The Sugarhouse nightclub, run by Lancaster University Students' Union, is different to any other nightclub in the city.
For starters, the profits go back to students rather than into someone's back pocket, but it's more than that. Because The Sugarhouse is run by the students' union it is/should be run by students, and this means that we can make it match their needs, make it a safe and inclusive space and use it to lead change and make political statements (don't worry, students won't be given a placard the next time they come, health and safety would not be impressed...).
With this in mind I found it rather worrying that The Sugarhouse was not accessible for all LGBTQ+ individuals, myself included, which for me was shameful. There was a group of students who until now could not use the club and who would have had to leave the venue and go home to pee!
As an officer I have heard many outlandish requests and many humbling ones, and far too often we give too much time to the popular demands of the majority rather than the basic needs of the few.
That's why this summer we have created a gender neutral set of toilets in The Sugarhouse. They are simply marked as 'toilets', because that's what they are; toilets - doing the audacious thing of letting everyone be able to pee. But this was not as easy as it should have been, and it has come through the hard work of a few people coming together to make the Sugarhouse more inclusive.
PHOTO:Lancaster University Students' Union Vice-Presidents Katie Capstick, Anna Lee and Tom Stapleton in the new gender neutral toilets at The Sugarhouse nightclub.
It is often assumed that people only define as a man or a woman (often described as a binary), but this is not the case. Nothing in nature is always a binary and gender is no exception. A survey by Gendered Intelligence (a trans charity specifically focused on trans youth) showed that approximately 30% of young trans people define as non-binary. This is a group of people who are oppressed in society in many ways and inaccessible toilets is just another in a long list.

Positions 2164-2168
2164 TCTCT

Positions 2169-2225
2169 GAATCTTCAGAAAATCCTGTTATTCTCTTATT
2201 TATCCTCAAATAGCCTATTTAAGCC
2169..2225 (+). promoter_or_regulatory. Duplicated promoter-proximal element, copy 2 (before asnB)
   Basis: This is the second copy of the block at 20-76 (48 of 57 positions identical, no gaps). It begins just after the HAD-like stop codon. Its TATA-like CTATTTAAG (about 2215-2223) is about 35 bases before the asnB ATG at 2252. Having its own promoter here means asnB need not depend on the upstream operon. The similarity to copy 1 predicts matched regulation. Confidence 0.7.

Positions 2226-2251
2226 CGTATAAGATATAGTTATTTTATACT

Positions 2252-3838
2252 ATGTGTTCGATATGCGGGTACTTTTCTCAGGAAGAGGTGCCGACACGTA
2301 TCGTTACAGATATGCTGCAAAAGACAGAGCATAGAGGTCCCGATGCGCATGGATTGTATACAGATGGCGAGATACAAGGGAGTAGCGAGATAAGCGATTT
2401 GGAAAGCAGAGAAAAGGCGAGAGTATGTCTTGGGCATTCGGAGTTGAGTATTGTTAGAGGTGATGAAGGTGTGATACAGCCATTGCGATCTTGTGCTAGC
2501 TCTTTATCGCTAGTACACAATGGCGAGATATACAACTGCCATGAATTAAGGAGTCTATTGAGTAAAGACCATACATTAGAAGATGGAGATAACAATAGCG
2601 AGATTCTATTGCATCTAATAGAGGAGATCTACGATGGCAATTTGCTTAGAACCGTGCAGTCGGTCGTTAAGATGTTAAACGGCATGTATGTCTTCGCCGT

As a trans person going to the toilet in public is scary. I used to get really anxious, which made me need to go even more. I used to go the whole day holding it in just out of fear. Many trans people face violence and ridicule when they go to the toilet of their gender.
People need to mind their own business and to quote a poster:
"If you're in a public bathroom and you think a stranger's gender does not match the sign on the door, follow these steps:
1. Don't worry about it, they know better than you."
I only wish everyone would follow this step.
Yet there is an area of concern I must address. I have already seen some people talk about the notion that if men and women are in the same toilet, men will have no choice but to rape the women going to the loo. The toilets are not the problem. Rapists cause rape, not toilets, not clothes and not victims; and any transfer of the blame from the rapist is just rape apologism and/or victim-blaming which just plain wrong.
Gender-neutral toilets are not a gimmick, they are not some simple rubber stamp of liberalism or PC gone potty; they are equal rights, and nothing should stop equality.
It's time for gender-neutral toilets to be normalised and made mandatory in venues all across the country, not just in clubs or student unions, but in the work place, in the streets, everywhere. It may shock you to learn that there's a gender-neutral toilet in your own home - but the world hasn't ended, has it?
- There's more on this on the LUSU website.